But this is what actually happened...
The service starts with no problems, and while I am scrolling words for the first song, I catch a glimpse at the notes for "Joy to the World". I recognize a verse that I have never seen before about joy unspeakable. I quickly check my version of "Joy to the World" that is saved in the computer and as I suspected, I have the wrong version in the computer and the words won't match. I have a moment of panic, but then realize that since I am a fast typer, I can make new slides for that song during the announcements and kids' program. Awesome. The second song happens without any problems, I put the Crossroads logo on the big screen as Josh comes up to make announcements, and I start typing away to create a new song in the five minute window I have been given. And then I hear it... the "dead" moment that Josh always warns us about. The silence is deafening and people are shifting uncomfortably in their seats. I tune into what is going on and for the third time, Josh mentions the "kids' video" as Todd, the guy who runs the sound board, taps me on the shoulder and whispers, "kids' video"! Oh no, this is my fault! I click the video and it starts to play as I take a deep breath and silently scold myself. I then finish making the slides for "Joy to the World" and regroup for whatever is next.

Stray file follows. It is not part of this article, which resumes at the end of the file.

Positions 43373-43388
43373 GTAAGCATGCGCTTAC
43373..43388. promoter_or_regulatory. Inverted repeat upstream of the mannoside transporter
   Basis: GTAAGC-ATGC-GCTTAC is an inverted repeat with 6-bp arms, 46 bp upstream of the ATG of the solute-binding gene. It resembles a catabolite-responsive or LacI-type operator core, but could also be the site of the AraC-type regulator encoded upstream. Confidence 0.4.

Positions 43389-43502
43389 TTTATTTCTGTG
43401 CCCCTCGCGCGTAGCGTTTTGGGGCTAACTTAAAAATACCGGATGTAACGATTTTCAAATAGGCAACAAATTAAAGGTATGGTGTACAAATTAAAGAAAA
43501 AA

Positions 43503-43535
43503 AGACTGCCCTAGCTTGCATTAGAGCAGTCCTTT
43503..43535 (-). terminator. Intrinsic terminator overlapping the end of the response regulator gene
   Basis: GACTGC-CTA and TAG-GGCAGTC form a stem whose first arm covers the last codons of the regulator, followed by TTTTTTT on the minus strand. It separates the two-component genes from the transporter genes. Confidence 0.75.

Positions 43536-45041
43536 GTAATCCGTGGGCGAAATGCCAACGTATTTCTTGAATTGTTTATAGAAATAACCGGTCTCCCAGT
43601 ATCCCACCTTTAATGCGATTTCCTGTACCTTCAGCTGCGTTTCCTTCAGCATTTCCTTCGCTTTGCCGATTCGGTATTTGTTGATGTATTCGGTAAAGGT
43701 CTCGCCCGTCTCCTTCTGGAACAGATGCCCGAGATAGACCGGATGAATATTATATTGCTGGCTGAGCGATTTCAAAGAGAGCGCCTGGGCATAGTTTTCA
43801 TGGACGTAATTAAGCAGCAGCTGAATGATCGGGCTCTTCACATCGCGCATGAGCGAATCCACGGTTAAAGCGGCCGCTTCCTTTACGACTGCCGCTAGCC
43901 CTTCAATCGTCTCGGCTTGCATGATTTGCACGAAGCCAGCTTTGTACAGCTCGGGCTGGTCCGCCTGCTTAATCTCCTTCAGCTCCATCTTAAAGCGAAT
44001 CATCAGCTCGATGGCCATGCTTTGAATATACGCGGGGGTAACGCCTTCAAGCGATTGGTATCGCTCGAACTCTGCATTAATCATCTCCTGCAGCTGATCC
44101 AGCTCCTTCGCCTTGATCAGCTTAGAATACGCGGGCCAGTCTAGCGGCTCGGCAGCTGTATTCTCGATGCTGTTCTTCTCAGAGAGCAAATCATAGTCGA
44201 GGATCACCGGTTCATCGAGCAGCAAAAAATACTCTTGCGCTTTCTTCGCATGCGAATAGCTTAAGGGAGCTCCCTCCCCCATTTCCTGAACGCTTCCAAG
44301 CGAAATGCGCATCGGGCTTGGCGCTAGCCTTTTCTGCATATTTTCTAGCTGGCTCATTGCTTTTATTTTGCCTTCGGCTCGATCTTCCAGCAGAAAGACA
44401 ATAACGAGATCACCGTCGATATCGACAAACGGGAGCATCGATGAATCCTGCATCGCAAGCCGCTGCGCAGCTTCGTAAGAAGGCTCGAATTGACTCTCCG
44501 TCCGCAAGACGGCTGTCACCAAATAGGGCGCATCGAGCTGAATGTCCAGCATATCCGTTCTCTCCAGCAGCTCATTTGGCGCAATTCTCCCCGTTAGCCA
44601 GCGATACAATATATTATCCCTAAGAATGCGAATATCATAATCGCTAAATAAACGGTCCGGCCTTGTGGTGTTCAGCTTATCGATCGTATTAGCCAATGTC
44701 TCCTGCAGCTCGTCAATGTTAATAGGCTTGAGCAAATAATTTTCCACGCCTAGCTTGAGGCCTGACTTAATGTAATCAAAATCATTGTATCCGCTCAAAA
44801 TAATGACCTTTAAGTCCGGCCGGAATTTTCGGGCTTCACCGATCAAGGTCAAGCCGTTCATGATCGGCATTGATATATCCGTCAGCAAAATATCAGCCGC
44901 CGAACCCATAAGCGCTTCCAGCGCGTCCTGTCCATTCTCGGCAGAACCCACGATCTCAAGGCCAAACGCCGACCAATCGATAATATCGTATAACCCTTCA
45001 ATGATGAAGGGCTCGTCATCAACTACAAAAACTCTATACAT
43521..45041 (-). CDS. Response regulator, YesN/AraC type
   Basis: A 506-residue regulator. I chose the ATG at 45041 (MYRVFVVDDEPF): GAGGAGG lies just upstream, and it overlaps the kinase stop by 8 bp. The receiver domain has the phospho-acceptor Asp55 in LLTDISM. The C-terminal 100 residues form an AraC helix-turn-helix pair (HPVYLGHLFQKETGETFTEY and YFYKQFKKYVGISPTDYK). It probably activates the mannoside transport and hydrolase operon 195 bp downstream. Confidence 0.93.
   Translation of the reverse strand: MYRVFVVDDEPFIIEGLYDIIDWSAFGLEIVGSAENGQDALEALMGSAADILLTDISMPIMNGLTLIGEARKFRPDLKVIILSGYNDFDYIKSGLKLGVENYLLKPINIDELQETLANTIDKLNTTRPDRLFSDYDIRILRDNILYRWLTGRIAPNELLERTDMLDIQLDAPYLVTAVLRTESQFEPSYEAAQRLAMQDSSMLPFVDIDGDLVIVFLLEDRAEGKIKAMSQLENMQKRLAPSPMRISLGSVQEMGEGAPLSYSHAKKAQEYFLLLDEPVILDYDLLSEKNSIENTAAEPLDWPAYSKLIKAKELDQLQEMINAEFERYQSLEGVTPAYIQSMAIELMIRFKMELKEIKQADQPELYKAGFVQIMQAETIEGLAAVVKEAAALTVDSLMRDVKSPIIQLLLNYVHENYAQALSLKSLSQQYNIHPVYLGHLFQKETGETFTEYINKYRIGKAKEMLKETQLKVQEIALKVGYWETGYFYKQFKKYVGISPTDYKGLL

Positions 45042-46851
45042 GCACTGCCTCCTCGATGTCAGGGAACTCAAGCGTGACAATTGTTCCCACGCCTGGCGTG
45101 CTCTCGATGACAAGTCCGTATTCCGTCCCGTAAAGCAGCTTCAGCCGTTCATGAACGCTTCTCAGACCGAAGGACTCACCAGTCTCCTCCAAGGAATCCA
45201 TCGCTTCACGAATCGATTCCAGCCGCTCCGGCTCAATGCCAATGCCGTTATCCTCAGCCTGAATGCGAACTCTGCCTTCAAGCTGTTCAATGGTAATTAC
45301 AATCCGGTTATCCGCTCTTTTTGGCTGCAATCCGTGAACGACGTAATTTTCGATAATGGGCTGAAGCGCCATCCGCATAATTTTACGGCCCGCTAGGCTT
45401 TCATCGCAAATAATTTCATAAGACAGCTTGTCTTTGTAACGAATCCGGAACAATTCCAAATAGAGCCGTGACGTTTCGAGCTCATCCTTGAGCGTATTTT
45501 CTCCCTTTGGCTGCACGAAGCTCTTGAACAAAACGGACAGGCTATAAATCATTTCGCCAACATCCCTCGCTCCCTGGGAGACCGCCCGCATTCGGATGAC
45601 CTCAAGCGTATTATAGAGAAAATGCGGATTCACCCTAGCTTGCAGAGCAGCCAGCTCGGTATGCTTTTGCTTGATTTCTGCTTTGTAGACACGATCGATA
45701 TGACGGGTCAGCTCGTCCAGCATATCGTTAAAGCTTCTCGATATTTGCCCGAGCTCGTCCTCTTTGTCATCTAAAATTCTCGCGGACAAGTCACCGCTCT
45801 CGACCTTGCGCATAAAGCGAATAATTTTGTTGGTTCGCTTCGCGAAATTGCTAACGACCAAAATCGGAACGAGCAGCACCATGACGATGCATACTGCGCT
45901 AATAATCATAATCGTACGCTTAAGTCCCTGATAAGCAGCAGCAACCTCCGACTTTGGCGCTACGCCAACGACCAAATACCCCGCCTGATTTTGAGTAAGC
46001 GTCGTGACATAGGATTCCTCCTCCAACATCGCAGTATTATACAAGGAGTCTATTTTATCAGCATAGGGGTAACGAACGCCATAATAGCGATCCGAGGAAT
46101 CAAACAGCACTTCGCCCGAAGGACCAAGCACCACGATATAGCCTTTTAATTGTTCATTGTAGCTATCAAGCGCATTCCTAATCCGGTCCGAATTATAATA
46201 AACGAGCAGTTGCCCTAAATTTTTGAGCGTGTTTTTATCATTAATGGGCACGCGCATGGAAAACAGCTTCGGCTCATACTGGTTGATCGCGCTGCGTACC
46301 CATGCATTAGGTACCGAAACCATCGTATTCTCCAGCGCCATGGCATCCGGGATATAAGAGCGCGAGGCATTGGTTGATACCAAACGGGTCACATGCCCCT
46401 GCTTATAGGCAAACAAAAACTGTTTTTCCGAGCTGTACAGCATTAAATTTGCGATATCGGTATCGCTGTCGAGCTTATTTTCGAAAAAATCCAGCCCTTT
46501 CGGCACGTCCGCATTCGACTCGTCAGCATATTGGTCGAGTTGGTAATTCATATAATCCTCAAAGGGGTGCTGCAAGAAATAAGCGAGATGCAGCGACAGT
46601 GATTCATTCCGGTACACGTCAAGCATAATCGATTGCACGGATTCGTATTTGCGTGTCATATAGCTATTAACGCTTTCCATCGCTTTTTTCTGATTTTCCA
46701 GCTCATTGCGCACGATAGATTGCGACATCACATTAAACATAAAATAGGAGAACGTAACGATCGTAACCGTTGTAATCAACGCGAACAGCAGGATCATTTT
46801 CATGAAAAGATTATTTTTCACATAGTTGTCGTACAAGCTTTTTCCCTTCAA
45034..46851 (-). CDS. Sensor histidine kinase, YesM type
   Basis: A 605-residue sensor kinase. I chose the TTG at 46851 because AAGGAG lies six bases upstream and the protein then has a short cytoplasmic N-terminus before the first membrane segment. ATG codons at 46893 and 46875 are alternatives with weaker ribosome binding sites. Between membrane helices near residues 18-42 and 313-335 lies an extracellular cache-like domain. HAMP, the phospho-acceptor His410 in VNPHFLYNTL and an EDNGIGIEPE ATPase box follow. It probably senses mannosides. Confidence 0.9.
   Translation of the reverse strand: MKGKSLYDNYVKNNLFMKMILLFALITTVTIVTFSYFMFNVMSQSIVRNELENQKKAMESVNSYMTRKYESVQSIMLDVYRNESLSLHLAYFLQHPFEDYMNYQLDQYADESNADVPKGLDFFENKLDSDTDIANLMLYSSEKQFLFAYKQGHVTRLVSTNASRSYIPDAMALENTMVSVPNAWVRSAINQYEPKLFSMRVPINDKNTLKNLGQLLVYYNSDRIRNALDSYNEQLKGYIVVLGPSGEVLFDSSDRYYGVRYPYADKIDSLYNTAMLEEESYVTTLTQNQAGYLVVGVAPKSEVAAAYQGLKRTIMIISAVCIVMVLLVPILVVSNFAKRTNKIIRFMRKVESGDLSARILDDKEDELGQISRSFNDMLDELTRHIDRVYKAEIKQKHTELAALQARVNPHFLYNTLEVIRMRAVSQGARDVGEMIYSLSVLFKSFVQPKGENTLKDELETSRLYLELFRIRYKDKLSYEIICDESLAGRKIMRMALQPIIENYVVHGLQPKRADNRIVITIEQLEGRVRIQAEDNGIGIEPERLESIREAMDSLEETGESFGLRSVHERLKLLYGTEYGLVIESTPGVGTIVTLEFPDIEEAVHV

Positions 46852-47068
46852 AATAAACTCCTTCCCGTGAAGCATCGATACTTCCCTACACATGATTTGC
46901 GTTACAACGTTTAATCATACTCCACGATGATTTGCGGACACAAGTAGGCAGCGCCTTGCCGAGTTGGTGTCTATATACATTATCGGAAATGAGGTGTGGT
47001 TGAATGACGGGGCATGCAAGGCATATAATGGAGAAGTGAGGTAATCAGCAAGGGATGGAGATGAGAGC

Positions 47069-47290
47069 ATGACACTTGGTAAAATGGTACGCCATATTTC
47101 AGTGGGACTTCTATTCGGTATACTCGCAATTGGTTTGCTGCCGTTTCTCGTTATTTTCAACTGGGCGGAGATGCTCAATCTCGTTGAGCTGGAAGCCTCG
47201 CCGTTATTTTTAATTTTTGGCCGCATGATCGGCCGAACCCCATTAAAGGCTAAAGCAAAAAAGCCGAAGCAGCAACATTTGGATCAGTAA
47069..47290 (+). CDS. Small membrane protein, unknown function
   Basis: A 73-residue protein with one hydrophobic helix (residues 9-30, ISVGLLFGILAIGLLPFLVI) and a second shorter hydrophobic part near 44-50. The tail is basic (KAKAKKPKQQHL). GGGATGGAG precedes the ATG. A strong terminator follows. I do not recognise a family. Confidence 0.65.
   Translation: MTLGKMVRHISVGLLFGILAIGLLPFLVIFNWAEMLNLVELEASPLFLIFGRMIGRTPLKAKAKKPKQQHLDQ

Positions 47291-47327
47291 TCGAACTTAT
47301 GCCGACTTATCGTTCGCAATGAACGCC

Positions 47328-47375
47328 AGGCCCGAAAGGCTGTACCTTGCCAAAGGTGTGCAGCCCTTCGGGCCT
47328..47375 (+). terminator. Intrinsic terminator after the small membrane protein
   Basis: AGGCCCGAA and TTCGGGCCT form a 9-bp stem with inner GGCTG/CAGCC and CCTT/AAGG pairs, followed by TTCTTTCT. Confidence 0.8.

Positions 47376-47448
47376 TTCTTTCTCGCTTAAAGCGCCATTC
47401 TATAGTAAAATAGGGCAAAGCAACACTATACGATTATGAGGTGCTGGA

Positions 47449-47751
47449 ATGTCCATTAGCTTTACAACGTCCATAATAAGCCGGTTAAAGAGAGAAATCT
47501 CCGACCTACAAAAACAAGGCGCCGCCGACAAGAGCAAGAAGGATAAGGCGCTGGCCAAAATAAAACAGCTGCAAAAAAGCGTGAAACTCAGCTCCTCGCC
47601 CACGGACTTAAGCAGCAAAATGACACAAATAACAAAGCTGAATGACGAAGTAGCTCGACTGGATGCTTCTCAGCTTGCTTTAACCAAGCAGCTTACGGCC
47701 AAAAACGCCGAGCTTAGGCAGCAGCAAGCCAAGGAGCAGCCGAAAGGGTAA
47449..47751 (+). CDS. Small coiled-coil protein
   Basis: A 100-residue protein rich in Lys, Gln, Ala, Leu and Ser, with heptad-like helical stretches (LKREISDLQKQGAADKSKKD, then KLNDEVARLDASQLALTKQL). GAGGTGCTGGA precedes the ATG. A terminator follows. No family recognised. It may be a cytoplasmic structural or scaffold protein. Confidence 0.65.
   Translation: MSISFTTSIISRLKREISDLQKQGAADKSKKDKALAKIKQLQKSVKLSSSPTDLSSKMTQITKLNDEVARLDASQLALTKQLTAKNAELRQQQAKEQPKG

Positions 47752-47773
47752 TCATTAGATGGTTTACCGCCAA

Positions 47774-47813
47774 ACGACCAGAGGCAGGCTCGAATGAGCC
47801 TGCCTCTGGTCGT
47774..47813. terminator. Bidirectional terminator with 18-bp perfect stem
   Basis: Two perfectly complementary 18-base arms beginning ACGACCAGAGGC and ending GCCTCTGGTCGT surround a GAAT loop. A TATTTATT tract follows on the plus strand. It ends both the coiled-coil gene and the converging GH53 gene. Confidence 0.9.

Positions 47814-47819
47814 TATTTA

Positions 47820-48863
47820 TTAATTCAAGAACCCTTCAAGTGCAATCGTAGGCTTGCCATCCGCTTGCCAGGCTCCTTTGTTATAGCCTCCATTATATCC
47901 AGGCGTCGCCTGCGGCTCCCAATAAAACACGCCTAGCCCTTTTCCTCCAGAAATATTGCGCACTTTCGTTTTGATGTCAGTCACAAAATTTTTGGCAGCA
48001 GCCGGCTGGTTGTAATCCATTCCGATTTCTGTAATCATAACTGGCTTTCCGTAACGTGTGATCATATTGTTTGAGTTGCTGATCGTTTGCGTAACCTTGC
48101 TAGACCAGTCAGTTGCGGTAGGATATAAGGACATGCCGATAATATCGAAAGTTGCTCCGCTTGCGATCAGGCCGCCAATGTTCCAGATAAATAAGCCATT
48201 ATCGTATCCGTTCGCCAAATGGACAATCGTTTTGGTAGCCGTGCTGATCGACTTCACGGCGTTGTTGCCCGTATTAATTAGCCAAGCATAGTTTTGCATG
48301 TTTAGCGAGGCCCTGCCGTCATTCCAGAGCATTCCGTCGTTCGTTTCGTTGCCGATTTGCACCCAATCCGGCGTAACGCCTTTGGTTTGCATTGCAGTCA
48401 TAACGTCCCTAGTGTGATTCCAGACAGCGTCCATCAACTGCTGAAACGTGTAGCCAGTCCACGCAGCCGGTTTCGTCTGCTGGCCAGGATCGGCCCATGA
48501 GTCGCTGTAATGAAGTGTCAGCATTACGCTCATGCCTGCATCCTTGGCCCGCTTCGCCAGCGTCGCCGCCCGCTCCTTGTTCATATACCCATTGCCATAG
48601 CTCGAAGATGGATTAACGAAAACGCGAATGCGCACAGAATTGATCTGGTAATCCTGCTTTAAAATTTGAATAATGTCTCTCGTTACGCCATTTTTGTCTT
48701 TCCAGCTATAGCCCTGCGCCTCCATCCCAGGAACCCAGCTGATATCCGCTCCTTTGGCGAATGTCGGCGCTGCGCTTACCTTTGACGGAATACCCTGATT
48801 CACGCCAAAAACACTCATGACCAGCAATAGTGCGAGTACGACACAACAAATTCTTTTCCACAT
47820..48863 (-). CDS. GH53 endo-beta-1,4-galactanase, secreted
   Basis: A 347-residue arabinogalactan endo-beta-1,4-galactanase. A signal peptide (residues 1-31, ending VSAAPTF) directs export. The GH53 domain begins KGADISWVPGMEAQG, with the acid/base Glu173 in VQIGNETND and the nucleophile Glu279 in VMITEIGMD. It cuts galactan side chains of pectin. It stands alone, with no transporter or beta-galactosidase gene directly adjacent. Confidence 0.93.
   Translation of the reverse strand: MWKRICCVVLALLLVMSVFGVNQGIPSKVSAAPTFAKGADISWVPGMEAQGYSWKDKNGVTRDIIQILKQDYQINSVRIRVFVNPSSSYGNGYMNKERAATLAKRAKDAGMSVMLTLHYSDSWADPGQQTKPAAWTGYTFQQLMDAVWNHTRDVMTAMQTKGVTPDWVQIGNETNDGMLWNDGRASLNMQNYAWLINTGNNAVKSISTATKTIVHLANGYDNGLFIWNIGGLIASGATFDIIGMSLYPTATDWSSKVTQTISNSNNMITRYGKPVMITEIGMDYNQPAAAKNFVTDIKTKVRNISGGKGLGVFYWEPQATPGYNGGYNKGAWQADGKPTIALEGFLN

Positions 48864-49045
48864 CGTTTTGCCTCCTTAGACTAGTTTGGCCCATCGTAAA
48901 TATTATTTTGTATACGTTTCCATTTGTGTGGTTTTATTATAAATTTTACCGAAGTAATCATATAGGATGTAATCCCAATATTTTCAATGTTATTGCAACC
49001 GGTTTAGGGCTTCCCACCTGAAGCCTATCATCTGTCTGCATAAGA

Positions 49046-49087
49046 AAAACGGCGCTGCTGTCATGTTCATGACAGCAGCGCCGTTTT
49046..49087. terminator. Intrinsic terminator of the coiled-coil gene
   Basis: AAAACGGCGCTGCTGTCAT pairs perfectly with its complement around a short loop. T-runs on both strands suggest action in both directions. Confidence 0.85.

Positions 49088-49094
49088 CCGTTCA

As rehearsed, the kids are now standing on the stage ready to sing, so Todd presses PLAY on the iPod. The kids start their performance and the music stops. The kids stop, too. Todd presses PLAY again and the kids start dancing. The music stops. The kids stop, too. I stifle a giggle, relieved that it's not just me messing up today. Finally, the music starts up again and continues. Todd is laughing a little bit, too, now. The first song ends and it's time for the second song, at which time we have the same issues with the iPod. The performance starts and stops about three more times as we try to figure out how to make it the device work properly. The kids are not phased at all, but seem trained to start and stop their performance every time the music goes on and off, which I find even more hilarious. Finally, the second song gets started and Todd and I both share a laugh of silent relief. As I focus my attention on the cutie-pie kids who are singing and dancing their hearts out, I hear something fall beside me and then see the video screen on stage go blank. I look up at Mike, who is standing on a ladder filming, and he looks down toward the ground. I look down, too, and notice a remote control, which must have landed on the button that turns the screen off. I reach down to pick it up and the batteries have popped out. At this point, I lose it. Everything that could have possibly gone wrong in a five minute span has gone terribly. I get down on the ground to search for batteries in the dark, but mostly to hide so that nobody can see my fits of hysterics. Once we get the screen fixed and their performance is over, the three of us were completely useless, laughing uncontrollably because we knew how bad it all looked and how we were all responsible. But for some reason, it was just funny. Funny to the point that I had tears rolling down my cheeks... but I'll come back to that in a minute.